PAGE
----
I assumed it was like how pirates would steal ships, and then use them.

Re:Theft is not piracy (0)

Anonymous Coward | about two weeks ago | (#47826393)

Fully agree. Have you contacted the people at Pirate Bay to tell them that they should properly change their name to File Thief Bay, or do you want me to do that for you?

Re:Theft is not piracy (1)

TWX (665546) | about two weeks ago | (#47826715)

It would be more like, "the unauthorized duplication of files in contravention to copyright status bay". Doesn't have the same ring to it.

Re:Theft is not piracy (0)

Anonymous Coward | about two weeks ago | (#47826495)

Well, this is more like actual piracy (you know with real pirates that actually steal things) the problem is the term 'piracy' has been politicized and diluted with a new digital meaning.

Re:Theft is not piracy (0)

Anonymous Coward | about two weeks ago | (#47826553)

The language changes, retard. If it did'nt, we would still be going "thee" and "thou". Verily, and shit.

What's wrong with keys? (0)

Anonymous Coward | about two weeks ago | (#47826117)

If the stuff requires complicated keys, you can take/destroy the keys and leave the gear.

Re:What's wrong with keys? (2)

Obscene_CNN (3652201) | about two weeks ago | (#47826301)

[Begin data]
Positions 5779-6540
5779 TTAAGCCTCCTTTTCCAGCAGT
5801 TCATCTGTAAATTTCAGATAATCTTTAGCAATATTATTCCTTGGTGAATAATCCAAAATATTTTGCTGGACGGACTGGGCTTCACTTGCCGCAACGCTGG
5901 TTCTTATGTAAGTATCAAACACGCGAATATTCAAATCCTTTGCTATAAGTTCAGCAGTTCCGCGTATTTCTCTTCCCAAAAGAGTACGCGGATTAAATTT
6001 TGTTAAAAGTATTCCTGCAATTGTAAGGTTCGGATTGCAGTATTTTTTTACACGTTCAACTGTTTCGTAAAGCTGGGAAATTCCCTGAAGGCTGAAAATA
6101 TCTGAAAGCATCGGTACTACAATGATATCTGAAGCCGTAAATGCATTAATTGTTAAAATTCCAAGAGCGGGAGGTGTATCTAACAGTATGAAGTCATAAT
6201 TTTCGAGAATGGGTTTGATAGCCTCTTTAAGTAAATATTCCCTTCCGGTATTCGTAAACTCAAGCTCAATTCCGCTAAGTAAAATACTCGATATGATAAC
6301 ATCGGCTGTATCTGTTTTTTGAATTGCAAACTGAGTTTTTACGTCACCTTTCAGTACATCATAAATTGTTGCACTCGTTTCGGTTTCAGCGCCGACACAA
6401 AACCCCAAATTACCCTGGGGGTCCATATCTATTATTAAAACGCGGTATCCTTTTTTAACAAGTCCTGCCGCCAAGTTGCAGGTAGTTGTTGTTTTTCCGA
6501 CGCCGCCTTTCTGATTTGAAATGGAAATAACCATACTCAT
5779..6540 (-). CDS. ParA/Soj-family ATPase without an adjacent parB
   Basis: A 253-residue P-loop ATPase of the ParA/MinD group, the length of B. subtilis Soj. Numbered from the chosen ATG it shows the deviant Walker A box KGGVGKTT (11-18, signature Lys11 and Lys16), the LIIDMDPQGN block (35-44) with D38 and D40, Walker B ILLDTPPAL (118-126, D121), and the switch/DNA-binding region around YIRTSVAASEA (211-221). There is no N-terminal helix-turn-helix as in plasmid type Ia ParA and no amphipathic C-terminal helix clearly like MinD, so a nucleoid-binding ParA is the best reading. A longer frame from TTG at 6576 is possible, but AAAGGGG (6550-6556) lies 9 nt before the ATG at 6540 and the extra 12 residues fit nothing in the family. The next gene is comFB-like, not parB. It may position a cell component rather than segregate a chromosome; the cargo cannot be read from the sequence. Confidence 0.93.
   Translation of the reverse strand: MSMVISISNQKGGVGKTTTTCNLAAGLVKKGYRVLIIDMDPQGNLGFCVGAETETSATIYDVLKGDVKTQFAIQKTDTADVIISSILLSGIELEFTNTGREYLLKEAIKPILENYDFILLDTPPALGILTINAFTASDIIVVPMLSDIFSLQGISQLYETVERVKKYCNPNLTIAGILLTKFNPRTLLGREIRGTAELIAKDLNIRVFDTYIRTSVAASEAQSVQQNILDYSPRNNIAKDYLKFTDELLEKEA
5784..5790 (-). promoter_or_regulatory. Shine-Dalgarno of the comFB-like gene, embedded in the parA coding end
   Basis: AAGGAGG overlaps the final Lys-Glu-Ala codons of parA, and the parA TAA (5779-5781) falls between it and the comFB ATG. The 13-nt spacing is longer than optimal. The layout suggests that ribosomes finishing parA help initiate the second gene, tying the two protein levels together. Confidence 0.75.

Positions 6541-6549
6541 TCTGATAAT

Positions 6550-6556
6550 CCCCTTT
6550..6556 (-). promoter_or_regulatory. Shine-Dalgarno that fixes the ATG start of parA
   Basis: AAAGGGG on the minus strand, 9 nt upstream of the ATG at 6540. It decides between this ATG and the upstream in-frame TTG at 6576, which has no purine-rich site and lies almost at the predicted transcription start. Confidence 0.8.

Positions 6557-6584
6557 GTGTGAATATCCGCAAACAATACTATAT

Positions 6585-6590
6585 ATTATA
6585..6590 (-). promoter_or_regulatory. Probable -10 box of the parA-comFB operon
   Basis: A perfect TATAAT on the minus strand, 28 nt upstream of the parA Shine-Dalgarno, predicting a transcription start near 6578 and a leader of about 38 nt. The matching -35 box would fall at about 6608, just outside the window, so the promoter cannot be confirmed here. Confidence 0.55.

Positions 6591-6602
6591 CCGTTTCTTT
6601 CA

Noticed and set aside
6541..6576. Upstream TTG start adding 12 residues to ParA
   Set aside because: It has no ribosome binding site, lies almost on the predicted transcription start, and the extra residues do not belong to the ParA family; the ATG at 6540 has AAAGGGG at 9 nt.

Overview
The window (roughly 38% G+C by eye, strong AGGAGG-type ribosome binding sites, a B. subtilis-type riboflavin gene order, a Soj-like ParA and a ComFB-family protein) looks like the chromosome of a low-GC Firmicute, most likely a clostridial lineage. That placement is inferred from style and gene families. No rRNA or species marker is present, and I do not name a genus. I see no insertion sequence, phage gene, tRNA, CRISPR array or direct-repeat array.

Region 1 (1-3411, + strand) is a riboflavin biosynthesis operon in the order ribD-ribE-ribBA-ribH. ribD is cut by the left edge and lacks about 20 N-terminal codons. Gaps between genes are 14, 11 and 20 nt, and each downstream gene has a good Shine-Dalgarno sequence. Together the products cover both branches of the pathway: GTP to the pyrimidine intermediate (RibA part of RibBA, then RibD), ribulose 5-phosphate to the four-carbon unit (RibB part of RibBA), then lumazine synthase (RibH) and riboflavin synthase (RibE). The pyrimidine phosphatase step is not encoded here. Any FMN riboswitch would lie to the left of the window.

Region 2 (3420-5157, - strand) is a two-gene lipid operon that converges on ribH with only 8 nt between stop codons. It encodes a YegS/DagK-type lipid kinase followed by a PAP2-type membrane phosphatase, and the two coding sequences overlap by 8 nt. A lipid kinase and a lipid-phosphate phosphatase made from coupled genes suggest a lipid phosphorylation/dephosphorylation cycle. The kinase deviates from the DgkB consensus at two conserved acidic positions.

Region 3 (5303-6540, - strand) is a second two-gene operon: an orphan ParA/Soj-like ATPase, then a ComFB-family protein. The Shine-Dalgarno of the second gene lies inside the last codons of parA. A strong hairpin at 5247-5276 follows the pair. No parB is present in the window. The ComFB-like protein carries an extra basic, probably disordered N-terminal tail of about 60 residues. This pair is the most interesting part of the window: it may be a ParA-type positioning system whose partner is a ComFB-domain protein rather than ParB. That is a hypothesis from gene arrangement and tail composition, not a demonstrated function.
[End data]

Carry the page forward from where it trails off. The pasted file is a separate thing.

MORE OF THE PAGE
Because when someone is shooting at you you tend to drop the keys or forget them or lose them. This is why tanks don't require keys now. Someone was attacked and got taken out because they were fumbling with the keys.

You can't put killswitches in export materiel (0)

Anonymous Coward | about two weeks ago | (#47826121)

No one would buy it if a foreign power could disable it. Instead, you get what is often called the "export version" or, more colloquially for Russians, the "monkey model." I can assure you that whatever might have been captured in Mosul might have been of American origin and might have actually done some of the things reported, but it has nowhere near the capabilities of the real deal.

Get a magic marker... (0)

Anonymous Coward | about two weeks ago | (#47826129)

Cause security and things like that can't ever be bypassed or anything...

DRM (2)

peragrin (659227) | about two weeks ago | (#47826135)